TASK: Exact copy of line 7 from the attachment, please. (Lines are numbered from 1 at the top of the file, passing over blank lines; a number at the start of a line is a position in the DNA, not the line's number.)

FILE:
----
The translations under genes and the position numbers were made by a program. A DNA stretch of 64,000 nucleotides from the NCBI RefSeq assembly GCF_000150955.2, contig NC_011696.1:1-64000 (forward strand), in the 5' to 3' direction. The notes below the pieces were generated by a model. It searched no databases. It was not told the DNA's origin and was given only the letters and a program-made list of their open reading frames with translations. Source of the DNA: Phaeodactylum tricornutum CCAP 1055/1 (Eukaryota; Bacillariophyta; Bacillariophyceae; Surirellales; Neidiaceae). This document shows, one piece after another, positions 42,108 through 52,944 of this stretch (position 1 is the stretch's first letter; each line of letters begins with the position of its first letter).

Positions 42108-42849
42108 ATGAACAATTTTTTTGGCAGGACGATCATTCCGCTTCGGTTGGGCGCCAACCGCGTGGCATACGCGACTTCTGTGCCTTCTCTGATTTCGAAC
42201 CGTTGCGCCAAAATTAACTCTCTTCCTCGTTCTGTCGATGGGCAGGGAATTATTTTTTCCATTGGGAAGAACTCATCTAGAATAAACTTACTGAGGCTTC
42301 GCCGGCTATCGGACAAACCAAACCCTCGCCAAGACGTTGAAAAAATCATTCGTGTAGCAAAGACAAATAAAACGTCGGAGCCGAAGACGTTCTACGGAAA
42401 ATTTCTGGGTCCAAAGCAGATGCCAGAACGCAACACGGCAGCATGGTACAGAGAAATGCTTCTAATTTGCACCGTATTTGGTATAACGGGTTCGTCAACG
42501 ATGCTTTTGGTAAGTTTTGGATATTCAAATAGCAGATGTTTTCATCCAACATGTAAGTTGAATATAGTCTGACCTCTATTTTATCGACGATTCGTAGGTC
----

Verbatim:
42501 ATGCTTTTGGTAAGTTTTGGATATTCAAATAGCAGATGTTTTCATCCAACATGTAAGTTGAATATAGTCTGACCTCTATTTTATCGACGATTCGTAGGTC